mayan women

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In a country where about 40 percent of people self identify as indigenous, the National Indigenous Queen of Guatemala contest carries great prestige. In contrast to mainstream beauty pageants, the contestants for the Rabin Ajaw title, aged 14 to 26, have to demonstrate proficiency in their native language, Mayan traditions and worldview; awareness about mining and other threats to Mayan livelihood and resources; a nuanced view of gender roles; and leadership in their community.

The 19th century style Afghani wooden box camera used by the photographer meant that the women had to sit still for several minutes gazing into the camera, enabling a depth of engagement rarely achieved with today’s hectic technology.

Photographer: Rodrigo Abd

Meet the Red Queen of Palenque. She lived around the time of the city’s greatest grandeur under K’inich Janaab’ Pakal I (King Pakal the Great) in the 600s CE. When she died she was between 50 and 60 years old, and stood a little over 5 feet tall. In her lifetime she must have been important. The lavish tomb she was buried in, at the heart of Temple XIII, is evidence of her high status and high respect.

Her tomb was found sealed by a wall in a corridor inside Temple XIII. When archaeologists removed the stones blocking the passage, they found first the body of a male between 11 and 12. Just beyond him was also an adult female roughly in her thirties. Both bore signs of fatal injuries – sacrificed to accompany the Red Queen on her journey to the afterlife.

Then there is the woman herself, buried in a sarcophagus made of a single block of heavy limestone. Inside, surrounded by lavish grave goods, she wears an intricate mask of malachite and a jade tiara. Everything in the grave’s interior, the mask, the body, the jewel-encrusted treasures, were covered in powdered cinnabar. That’s the common term for poisonous mercuric sulfide. Besides being toxic, mercuric sulfide has a bright red color which we know was a popular color with the ancient Maya. As the tomb’s occupant decomposed her very bones were stained red. Researchers still do not know why the sarcophagus’ interior was liberally coated with a poisonous red powder. But it gave the elite inhabitant her nickname: the Red Queen.

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Tatiana Proskouriakoff (1909-1985) was a Russian-American archaeologist. Originally trained as an architect, she fell in love with Mesoamerica and became a significant contributor to the study Maya history and archaeology.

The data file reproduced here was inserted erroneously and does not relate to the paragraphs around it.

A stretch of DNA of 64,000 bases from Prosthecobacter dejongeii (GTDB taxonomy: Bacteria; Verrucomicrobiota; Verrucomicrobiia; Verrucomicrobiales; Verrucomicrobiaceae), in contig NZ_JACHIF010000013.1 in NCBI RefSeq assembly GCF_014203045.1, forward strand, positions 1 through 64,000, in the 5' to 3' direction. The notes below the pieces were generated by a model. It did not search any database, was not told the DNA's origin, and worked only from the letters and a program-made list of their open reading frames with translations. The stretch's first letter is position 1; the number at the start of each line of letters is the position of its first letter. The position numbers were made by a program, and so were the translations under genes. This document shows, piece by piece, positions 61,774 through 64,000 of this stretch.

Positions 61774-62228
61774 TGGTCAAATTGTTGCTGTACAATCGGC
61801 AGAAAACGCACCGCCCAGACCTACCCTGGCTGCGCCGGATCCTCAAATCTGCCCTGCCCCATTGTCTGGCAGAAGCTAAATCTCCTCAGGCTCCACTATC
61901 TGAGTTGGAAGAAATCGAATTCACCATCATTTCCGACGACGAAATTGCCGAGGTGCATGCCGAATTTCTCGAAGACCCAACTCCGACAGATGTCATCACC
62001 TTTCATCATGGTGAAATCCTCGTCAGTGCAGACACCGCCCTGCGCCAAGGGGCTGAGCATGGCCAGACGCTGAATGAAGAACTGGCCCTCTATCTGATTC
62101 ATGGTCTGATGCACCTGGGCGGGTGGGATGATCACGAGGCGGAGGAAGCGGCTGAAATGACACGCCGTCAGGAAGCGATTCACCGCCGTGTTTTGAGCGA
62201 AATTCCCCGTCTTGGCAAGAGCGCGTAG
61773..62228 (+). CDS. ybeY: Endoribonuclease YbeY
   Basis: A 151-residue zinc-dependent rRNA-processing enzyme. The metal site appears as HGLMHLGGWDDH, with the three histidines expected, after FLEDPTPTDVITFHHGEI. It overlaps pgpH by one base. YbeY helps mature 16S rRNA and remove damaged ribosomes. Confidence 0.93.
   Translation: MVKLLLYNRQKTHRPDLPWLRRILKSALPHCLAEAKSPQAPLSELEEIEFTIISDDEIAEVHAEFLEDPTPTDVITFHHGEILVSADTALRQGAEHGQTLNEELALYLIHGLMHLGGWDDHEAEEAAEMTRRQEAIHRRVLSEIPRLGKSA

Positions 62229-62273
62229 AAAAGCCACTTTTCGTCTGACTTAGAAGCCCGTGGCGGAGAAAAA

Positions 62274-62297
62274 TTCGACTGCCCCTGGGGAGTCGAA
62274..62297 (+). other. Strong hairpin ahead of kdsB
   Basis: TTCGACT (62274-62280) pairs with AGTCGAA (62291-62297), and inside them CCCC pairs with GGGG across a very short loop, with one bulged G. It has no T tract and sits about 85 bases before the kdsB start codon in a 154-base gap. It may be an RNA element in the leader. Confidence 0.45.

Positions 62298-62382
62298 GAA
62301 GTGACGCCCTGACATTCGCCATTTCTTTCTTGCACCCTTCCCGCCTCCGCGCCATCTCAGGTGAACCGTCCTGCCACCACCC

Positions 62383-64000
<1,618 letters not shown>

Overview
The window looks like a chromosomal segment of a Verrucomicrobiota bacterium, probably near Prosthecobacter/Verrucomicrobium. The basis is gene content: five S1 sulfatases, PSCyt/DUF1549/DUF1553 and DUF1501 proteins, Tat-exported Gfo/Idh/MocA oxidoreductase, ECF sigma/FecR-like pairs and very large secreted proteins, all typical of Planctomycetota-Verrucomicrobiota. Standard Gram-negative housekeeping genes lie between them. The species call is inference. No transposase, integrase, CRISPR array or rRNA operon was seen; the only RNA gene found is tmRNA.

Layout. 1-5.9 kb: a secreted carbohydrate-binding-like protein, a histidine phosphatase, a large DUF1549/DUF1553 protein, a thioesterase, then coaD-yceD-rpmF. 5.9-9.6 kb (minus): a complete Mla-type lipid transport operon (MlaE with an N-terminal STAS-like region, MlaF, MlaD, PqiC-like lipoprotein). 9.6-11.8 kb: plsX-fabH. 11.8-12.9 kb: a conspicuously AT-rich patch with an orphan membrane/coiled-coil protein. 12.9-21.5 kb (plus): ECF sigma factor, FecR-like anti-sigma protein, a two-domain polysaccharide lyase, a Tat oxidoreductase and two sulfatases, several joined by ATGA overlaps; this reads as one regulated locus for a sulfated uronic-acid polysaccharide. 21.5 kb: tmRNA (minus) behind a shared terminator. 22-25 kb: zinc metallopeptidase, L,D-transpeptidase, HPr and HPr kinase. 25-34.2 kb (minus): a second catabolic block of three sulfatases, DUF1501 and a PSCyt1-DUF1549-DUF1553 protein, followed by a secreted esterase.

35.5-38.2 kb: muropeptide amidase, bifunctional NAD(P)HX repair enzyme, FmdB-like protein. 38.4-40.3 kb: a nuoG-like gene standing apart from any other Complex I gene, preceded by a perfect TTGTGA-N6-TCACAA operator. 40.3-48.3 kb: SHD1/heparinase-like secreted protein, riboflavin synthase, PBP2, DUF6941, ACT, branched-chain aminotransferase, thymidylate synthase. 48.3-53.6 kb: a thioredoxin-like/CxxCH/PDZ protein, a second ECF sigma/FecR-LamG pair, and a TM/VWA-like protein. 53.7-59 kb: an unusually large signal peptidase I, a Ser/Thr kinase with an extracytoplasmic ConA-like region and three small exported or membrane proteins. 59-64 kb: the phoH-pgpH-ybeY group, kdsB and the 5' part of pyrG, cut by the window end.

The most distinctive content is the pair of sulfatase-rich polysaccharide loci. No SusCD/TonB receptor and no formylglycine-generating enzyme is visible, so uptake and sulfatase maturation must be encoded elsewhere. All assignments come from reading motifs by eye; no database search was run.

Proskouriakoff’s ascent into archaeology began when she was recruited as an illustrator for an expedition to the Mayan ruins of Piedas Negras. Over the next few years Proskouriakoff produced a series of reconstructive drawings depicting ancient Mayan cities. Further expeditions and in-the-field drawings allowed her to study the diversity of the architectural styles in Honduras, Mexico, and Guatemala.

Tatiana Proskouriakoff is most famous, however, for her ground-breaking work in deciphering Mayan hieroglyphs.  At this time only dates had been deciphered in Mayan hieroglyphs, but their significance and context were unknown. Using several steles from Piedras Negras, She showed that the inscriptions described historical and biographical items from the lives of the Mayan people and their rulers. She identified the glyph that represented birth. This led to the recognition of birth and death glyphs, the name glyphs of the rulers, parentage information, the capture of enemies, and other aspects of Mayan lives.

Modern scholars credit Proskouriakoff’s tireless, pioneering research in Mayan culture with deciphering age-old Mayan hieroglyphic writing. By the end of her life, she had become one of the premier scholars of Mayan civilization, receiving some of the field’s highest awards, including The Order of the Quetzal, Guatemala’s highest honor.

In the villages and small towns of Guatemala most of the Mayan women wear splendid traditional outfits.

The proud descendants of the Maya Civilization have a great sense of colours and a strong desire to keep their culture alive.

I took this photo last week in San Antonio Aguas Calientes, a small town known for its weavers. These days I’m in Mexico.

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Mayan Women in Art 

In 2004, the murals of Calakmul were discovered, there was a woman of the Mayan nobles dressed in a blue transparent color, the color blue was the funeral and in accordig with my translation the mayan hieroglyph text says Ul-Ku -u Ba-Ix Sac Chan, which translates as the Sacred Atole of the Lady of the North. Refers to the atole that offers women noble to his people, in a ceremony that reminds us of the relationship between the power and the food in th agricultural Mayan World